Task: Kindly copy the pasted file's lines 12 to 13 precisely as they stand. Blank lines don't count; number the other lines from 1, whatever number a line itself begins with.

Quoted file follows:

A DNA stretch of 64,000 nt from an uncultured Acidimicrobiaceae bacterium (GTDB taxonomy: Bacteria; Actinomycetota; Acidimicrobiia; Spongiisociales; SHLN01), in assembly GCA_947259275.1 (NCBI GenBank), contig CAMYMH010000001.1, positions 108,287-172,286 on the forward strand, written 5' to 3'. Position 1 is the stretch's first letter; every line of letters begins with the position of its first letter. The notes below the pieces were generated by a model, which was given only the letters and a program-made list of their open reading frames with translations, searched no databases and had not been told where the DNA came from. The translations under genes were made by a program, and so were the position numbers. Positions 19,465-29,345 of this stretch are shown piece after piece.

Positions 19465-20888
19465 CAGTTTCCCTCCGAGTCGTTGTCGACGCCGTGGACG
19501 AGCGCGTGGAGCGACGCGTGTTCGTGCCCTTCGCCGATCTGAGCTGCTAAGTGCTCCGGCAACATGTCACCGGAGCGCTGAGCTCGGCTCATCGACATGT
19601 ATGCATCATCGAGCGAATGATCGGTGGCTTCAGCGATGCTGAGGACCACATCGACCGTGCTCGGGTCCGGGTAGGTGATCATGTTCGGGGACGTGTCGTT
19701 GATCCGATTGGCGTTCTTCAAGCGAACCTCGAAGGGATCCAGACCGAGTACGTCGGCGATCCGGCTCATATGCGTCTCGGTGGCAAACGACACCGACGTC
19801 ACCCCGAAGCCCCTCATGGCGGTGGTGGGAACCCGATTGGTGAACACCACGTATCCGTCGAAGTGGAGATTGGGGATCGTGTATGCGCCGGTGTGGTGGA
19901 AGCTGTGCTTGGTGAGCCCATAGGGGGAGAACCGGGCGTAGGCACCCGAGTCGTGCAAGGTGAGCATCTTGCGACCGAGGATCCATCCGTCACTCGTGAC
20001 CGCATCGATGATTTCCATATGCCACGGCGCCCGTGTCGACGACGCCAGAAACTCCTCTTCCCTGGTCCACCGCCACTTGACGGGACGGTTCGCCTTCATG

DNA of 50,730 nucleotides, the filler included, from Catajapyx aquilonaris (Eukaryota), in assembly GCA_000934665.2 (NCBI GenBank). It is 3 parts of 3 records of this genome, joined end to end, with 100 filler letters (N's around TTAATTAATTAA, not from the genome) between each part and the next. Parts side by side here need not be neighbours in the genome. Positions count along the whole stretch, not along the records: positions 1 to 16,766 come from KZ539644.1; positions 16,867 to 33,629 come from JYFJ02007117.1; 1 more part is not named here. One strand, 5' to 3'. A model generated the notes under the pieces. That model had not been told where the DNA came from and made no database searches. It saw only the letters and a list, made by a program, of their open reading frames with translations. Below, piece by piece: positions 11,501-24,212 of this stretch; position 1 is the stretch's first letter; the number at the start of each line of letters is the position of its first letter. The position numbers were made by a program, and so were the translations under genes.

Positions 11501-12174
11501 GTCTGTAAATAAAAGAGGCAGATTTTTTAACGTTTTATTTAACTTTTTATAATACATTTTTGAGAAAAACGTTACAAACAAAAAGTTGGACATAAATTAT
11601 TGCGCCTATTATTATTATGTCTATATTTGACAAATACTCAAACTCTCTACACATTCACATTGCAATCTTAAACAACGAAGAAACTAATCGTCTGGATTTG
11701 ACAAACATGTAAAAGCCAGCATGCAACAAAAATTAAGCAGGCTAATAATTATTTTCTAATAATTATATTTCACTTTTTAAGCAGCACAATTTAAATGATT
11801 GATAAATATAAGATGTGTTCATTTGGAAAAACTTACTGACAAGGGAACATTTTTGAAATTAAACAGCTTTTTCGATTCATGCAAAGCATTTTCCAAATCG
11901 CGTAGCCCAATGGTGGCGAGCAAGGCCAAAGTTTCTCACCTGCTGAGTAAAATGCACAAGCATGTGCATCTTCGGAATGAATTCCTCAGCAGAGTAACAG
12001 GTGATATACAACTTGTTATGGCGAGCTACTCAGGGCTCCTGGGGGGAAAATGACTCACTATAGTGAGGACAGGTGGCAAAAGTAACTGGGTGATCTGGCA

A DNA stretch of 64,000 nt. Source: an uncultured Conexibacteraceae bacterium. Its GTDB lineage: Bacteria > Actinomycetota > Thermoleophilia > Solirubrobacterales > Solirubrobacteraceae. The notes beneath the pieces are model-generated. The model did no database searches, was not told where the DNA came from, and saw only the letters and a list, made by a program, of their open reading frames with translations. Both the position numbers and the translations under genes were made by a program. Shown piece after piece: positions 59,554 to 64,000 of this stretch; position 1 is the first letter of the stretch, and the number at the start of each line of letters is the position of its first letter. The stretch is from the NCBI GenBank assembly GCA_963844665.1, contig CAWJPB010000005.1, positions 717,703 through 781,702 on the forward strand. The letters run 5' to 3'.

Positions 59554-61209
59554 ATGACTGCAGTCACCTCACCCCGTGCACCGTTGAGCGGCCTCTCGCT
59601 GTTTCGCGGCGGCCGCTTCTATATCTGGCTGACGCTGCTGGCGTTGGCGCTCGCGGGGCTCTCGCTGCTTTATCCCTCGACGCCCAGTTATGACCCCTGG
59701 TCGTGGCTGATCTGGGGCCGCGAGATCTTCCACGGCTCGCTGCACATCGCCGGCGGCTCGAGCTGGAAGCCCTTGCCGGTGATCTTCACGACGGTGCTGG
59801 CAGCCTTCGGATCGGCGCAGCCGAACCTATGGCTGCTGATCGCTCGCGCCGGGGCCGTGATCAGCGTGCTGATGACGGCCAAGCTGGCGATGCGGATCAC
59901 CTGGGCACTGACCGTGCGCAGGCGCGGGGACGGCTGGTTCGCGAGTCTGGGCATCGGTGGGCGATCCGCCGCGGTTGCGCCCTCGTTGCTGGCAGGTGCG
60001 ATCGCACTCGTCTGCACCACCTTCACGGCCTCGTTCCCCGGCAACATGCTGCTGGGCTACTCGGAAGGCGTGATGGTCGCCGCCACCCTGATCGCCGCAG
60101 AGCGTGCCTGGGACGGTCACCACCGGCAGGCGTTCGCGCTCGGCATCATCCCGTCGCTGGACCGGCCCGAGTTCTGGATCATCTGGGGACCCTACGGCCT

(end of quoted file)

11501 GTCTGTAAATAAAAGAGGCAGATTTTTTAACGTTTTATTTAACTTTTTATAATACATTTTTGAGAAAAACGTTACAAACAAAAAGTTGGACATAAATTAT
11601 TGCGCCTATTATTATTATGTCTATATTTGACAAATACTCAAACTCTCTACACATTCACATTGCAATCTTAAACAACGAAGAAACTAATCGTCTGGATTTG